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Think of the anxiety that comes with being lost. Now add a layer of fear and a good dose of nerves caused by dealing with medical tests, sickness and surgery – or coming to see friends and family coping with them. That’s what patients and visitors feel when they can’t find their way in a hospital. “To be sick and dealing with cancer issues in a building that is not user friendly is your worst nightmare,” said a patient quoted in a 2014 Wall Street Journal article on the topic.

Statistics back up such anecdotal information from patients. According to Deloitte Digital, 30% of first-time visitors get confused and lost in hospitals. And they can’t necessarily rely on staff to help them: 25% say they can’t locate some destination within their own hospitals.

Because of this, hospitals have realized the value and necessity of signage to guide people and remove some of the worry involved in a visit, and many have successfully incorporated digital signage into their wayfinding solutions. However, continued spending and new thinking around digital wayfinding could help improve the patient experience – and contribute to the bottom line – at a time when both are vitally important to the success or failure of a hospital.

Raise your content game

According to Revista, an Annapolis, Maryland-based company that began tracking medical construction in 2014, healthcare construction nationwide is booming. And spending on electronic wayfinding projects in both existing and new construction is underway or on the horizon in 15% of hospitals, according to a 2016 Health Facilities Management survey on hospital construction.

Between new construction, larger, more complex facilities and proposed spending on wayfinding projects, hospitals have ample opportunity to raise their game on their digital signs and kiosks. If your hospital is one of them, it’s a great time to rethink the content and placement of your digital signage:

Is your content understandable? That means written in layman’s terms, not medical jargon.

Is it readable? It needs to be large and clear enough for those with vision problems.

Is it mobile? This is important to those who need to take a map or directions with them.

Is it inclusive? Supporting multiple languages is an increasing priority that digital solutions help hospitals deal with.

One final question to ask yourself about construction and renovation projects: does the signage in a new building fit successfully into the old? Is your solution consistent between buildings, or will patients think they’re entering a different world when moving from one to another?

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Integrate mobile apps into wayfinding

While wayfinding via digital signage in hospitals isn’t new, integrating it into mobile apps is.

In May 2012, the Mayo Clinic introduced a smartphone app to help people find their way in the hospital’s huge Rochester, Minn., complex. Many of its 59 buildings and 16 million square feet are connected by subterranean pedestrian walkways that make navigation even more confusing and overwhelming.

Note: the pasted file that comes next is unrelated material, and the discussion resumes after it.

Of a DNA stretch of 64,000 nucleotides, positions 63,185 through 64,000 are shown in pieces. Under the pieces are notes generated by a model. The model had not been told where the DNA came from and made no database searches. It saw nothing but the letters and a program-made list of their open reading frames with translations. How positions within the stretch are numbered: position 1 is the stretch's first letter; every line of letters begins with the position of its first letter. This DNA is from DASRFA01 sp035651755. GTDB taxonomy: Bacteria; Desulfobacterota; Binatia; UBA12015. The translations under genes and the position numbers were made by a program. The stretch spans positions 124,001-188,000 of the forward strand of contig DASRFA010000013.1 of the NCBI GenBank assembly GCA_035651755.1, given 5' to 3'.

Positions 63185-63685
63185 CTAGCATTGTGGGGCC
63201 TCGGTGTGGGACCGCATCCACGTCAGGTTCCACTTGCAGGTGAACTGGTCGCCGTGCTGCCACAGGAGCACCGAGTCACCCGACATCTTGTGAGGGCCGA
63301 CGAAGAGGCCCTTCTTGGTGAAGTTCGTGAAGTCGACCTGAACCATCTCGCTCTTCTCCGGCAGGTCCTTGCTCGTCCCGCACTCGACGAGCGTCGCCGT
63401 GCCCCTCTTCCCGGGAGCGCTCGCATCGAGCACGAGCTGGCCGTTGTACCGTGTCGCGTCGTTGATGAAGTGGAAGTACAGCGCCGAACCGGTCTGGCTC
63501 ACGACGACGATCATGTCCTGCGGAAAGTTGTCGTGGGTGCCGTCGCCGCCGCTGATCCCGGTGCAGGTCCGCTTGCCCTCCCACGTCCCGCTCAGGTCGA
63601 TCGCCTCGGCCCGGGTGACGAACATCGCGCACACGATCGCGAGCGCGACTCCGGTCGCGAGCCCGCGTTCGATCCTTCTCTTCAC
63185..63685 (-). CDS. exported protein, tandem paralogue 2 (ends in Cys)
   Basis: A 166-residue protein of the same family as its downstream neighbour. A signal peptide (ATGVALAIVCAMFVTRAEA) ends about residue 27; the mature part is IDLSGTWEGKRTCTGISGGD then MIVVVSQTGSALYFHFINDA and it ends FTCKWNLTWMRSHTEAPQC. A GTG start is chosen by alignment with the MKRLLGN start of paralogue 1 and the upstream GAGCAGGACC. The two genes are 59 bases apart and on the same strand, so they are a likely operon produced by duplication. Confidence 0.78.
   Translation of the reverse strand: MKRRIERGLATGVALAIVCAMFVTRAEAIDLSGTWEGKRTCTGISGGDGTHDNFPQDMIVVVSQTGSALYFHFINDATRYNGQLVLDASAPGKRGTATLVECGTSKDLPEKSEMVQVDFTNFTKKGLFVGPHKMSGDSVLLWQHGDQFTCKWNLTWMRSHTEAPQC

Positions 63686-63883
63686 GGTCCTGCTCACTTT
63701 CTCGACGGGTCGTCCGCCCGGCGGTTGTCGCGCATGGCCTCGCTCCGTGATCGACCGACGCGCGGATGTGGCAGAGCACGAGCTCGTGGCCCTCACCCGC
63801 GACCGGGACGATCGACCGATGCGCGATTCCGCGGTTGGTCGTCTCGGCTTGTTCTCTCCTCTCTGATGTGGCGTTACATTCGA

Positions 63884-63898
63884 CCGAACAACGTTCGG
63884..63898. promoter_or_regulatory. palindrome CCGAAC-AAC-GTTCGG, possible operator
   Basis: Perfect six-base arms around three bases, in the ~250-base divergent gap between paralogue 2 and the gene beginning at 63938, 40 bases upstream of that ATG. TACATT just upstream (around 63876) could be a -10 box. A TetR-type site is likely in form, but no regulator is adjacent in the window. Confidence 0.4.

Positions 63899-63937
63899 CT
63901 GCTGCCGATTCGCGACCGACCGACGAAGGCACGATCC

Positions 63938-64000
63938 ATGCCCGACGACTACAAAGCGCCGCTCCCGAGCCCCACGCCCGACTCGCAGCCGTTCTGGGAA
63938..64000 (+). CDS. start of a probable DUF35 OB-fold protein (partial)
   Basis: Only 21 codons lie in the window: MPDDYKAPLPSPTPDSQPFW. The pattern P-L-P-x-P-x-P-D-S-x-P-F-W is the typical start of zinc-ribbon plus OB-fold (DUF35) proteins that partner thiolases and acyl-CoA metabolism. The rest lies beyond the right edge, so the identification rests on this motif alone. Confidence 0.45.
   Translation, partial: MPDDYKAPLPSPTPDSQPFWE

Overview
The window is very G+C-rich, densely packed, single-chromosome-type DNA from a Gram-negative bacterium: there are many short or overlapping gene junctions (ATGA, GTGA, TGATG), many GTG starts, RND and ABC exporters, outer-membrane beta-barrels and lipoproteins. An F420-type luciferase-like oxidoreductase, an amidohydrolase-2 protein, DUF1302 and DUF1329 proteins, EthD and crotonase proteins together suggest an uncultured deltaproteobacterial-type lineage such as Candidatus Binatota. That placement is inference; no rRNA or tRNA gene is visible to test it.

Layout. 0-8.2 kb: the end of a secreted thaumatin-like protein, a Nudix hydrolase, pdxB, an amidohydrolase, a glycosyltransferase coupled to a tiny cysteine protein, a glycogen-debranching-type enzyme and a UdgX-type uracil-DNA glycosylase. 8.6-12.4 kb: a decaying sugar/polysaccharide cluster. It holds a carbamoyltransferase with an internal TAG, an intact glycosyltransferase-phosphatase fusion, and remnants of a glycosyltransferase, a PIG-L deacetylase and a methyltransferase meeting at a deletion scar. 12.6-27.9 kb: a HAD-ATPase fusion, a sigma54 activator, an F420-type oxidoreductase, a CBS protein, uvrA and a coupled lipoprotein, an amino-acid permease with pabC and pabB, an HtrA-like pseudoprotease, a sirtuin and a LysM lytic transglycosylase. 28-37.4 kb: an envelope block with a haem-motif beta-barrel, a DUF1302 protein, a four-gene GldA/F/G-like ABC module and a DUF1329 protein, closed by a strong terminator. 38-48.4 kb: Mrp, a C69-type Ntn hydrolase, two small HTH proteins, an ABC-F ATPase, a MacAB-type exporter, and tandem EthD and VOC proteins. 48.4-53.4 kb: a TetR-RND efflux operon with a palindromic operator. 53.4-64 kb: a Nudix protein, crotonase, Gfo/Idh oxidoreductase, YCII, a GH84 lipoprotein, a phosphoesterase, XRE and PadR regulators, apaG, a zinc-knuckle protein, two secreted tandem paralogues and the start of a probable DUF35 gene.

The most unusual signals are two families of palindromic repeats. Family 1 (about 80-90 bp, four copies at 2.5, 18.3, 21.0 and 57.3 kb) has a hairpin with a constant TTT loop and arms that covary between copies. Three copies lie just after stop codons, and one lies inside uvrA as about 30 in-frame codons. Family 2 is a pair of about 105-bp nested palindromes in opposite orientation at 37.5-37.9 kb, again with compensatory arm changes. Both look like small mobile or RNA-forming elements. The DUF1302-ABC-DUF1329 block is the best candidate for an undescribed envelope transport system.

“A handful of folks at Mayo had an idea to build an e-concierge application to improve navigation and wayfinding for patients,” said Mark Henderson, information technology division chair at Mayo Clinic, in a Health Care Facilities Today article about the app. “At the time, there were no other healthcare companies doing something like this, but it seemed like the next logical step in portable technology.

The Mayo Clinic Patient app (which offers other functionality in addition to wayfinding) was downloaded more than 100,000 times in its first year, and receives high marks from users, according to reviews posted in the Apple store.

While the Mayo Clinic was a bit ahead of the curve, other hospitals will want to catch up. With almost three-quarters of Americans age 18 and older owning a smartphone (and make that 92% of people age 18 to 34), integrating mobile into wayfinding is becoming a necessity. Digital wayfinding solutions for smartphones allow maps and directions to be opened via the web, an app or in a text message. Once a visitor leaves a kiosk, they have turn-by-turn directions in the palm of their hands. If they have to make multiple stops, they can rely on their smartphone to guide the way.

Connect wayfinding to patient satisfaction

The influence of consumerism on health care facilities came through loud and clear from respondents to the Health Facilities construction survey, according to the publication and its partner in the study, the American Society for Healthcare Engineering. More than 86 percent of survey respondents said that patient satisfaction is very important in driving design changes to health facilities and/or services.

“The survey responses reflect what’s going on in the industry, namely that providers are trying to figure out what makes patients satisfied with the care and experience they receive at a hospital,” the publication said. This is particularly important in an era when patient satisfaction is more closely tied to Medicare reimbursement than ever.

It seems reasonable to assume that getting lost can decrease patient satisfaction. But can you back that up with data? Can you prove that the wayfinding solution you invested in is improving the patient experience and paying off for your hospital? A patient satisfaction survey should include questions that focus specifically on wayfinding and its impact on that experience.

Similarly, you can work with medical providers to figure out whether your wayfinding solution decreases the amount of time they spend giving directions or waiting for late patients. For an example of how to measure the financial impact of wayfinding (or lack thereof) on staff efficiency, take a look at our white paper, Wayfinding in Healthcare: The Cost of Getting Lost.

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